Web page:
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Try gig rowing in Newquay

Gig Rowing

Make the most of the coast and get out onto the water, Cornwall style! The World Pilot Gig Rowing Championships take in Cornwall each year but you don’t have to wait until then to have a go yourself. There are several places where you can dip your oar into the water and see if it’s for you. Newquay Rowing Club offer weekly sessions for new and novice rowers, so head along and see if it’s for you!

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See Cornwall’s coastline from the water – try sea kayaking


Being out on the water on a summer’s day in Cornwall takes some beating. And a great way to experience life on the ocean waves is by going sea kayaking! Cornish Rock Tors offer kayaking trips around the Cornwall coast where you can discover remote coves and hidden beaches that few others get to see!

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Hit the beach for a spot of kite surfing

kite surfing watergate bay

Do you find the thought of lazing around on beaches a bit boring? Well one alternative for those who love the beach but not the sunbathing is kite surfing. Here you can combine your love of the sand with something altogether more exhilarating! You can try your hand at this sport at Watergate Bay, near Newquay, where the experts at the Extreme Academy will show you all you need to know.

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Step back in time – 2,000 years ago…


Take a step back in time and visit Chycauster in West Cornwall. This Iron Age settlement was originally occupied almost 2,000 years ago and is one of the finest examples of such in the country. The village was made up of stone-walled homesteads known as ‘courtyard houses’, found only on the Land’s End peninsula and the Isles of Scilly. Visitors can walk around the village settlement to gain a sense of what the houses would have looked like and how the settlement was laid out.

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Get ready to jump! Go skydiving over Cornwall


Calling all adrenaline junkies! This isn’t one for those with a fear of heights but skydiving at Perranporth airfield will be one of the most unforgettable experiences of your life! See Cornwall from a whole new angle as the team from Perranporth Flying Club take you up into the skies above Cornwall before you head down to earth at high speed!

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Visit spectacular Sennen Cove

sennen by adam gibbard / Visit Cornwall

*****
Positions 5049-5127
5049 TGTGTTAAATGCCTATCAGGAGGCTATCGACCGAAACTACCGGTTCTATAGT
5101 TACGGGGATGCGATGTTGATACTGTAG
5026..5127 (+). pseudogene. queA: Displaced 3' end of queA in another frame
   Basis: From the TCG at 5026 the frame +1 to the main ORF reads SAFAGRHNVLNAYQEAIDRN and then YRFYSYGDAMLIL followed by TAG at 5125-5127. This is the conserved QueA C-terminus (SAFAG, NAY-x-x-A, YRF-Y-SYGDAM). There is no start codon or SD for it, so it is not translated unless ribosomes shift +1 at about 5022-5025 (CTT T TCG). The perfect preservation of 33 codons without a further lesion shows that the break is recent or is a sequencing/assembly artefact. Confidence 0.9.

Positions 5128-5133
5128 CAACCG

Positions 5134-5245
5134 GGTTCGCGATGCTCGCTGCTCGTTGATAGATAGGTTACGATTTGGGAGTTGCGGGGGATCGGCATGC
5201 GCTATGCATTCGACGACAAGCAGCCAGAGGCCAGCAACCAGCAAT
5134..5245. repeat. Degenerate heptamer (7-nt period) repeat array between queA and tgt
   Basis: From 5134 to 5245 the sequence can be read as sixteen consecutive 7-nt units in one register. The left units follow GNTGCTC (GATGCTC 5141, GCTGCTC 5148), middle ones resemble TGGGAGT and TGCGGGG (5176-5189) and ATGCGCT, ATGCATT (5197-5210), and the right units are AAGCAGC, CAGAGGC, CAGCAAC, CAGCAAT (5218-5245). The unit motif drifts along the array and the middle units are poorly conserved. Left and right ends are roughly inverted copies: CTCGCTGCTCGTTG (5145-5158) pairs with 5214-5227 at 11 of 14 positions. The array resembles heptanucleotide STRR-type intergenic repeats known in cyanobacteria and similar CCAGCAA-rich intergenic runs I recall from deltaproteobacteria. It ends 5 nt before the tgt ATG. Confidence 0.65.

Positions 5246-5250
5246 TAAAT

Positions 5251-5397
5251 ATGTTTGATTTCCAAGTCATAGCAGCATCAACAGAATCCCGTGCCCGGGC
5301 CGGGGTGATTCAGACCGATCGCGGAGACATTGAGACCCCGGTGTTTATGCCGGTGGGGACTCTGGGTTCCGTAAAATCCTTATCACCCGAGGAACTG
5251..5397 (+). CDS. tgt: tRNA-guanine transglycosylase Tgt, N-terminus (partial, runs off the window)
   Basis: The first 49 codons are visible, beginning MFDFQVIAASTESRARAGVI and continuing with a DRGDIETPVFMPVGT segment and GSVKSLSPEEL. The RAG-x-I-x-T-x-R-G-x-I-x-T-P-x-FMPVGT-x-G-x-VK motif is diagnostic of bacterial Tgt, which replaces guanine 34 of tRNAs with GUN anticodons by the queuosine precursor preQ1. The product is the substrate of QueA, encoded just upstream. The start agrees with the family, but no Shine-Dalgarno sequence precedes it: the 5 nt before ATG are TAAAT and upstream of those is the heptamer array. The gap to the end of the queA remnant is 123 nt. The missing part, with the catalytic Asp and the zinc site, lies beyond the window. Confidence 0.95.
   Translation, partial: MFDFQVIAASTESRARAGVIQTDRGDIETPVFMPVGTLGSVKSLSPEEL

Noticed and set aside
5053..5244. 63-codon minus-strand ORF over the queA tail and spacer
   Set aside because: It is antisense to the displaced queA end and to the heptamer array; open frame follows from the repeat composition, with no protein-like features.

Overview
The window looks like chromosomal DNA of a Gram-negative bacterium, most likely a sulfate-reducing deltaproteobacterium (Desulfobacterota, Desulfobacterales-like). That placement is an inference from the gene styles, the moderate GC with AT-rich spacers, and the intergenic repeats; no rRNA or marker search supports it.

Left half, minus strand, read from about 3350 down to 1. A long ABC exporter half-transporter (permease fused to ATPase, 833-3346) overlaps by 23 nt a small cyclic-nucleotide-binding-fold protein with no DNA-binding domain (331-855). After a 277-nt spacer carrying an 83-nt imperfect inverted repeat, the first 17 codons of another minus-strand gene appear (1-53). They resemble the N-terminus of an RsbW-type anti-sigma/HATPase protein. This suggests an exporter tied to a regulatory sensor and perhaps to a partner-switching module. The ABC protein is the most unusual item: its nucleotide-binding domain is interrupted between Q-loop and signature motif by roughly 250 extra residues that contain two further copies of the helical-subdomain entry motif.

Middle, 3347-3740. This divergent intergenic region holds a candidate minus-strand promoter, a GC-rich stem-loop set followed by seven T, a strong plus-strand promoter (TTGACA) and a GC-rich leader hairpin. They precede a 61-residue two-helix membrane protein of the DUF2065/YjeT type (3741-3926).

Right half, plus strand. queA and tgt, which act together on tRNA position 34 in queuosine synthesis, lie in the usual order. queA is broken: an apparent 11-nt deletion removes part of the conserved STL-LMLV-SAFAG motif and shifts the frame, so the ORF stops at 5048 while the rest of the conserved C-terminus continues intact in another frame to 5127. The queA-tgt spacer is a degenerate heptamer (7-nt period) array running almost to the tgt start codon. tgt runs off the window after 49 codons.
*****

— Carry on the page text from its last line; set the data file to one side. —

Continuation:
They say that to sample a true slice of Cornwall you have to head west. And if you plan to visit this more remote region of the county then a trip to Sennen Cove has to be on your list! Combining a small, pretty village with a beautiful beach that’s as good for surfing as it is for sunbathing, Sennen Cove is a popular with locals and tourists and is only a mile from Land’s End.

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Watch the rough and tumble of the annual Hurling contests in St Columb


We guarantee that you’ve never seen anything quite like this…. St Columb Major, a small town near Newquay, hosts its annual hurling contests twice a year – and it’s a spectator sport like no other! Taking place on Shrove Tuesday and the second Saturday following the game sees townsmen battle countrymen to get a precious silver ball over their opponents boundary line, on the outskirts of the parish. Shops and homes have to take precautions – by barricading doors and windows – against the marauding locals as they throw the heavy ball around in what can resemble a rugby scrum.

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Fore! Play a round on one of Cornwall’s finest golf courses

St Enodoc Golf Club

Cornwall may be famous for its beaches and spectacular landscapes but it is also developing a reputation as one of the top destinations in the country for golf holidays. The county is home to some of the finest golf courses in the land, so if you feel like testing your skills then this is the place to be! For something special, head to North Cornwall and play Trevose or St Enodoc or head east and try the Nicklaus course at St Mellion International. You won’t be disappointed!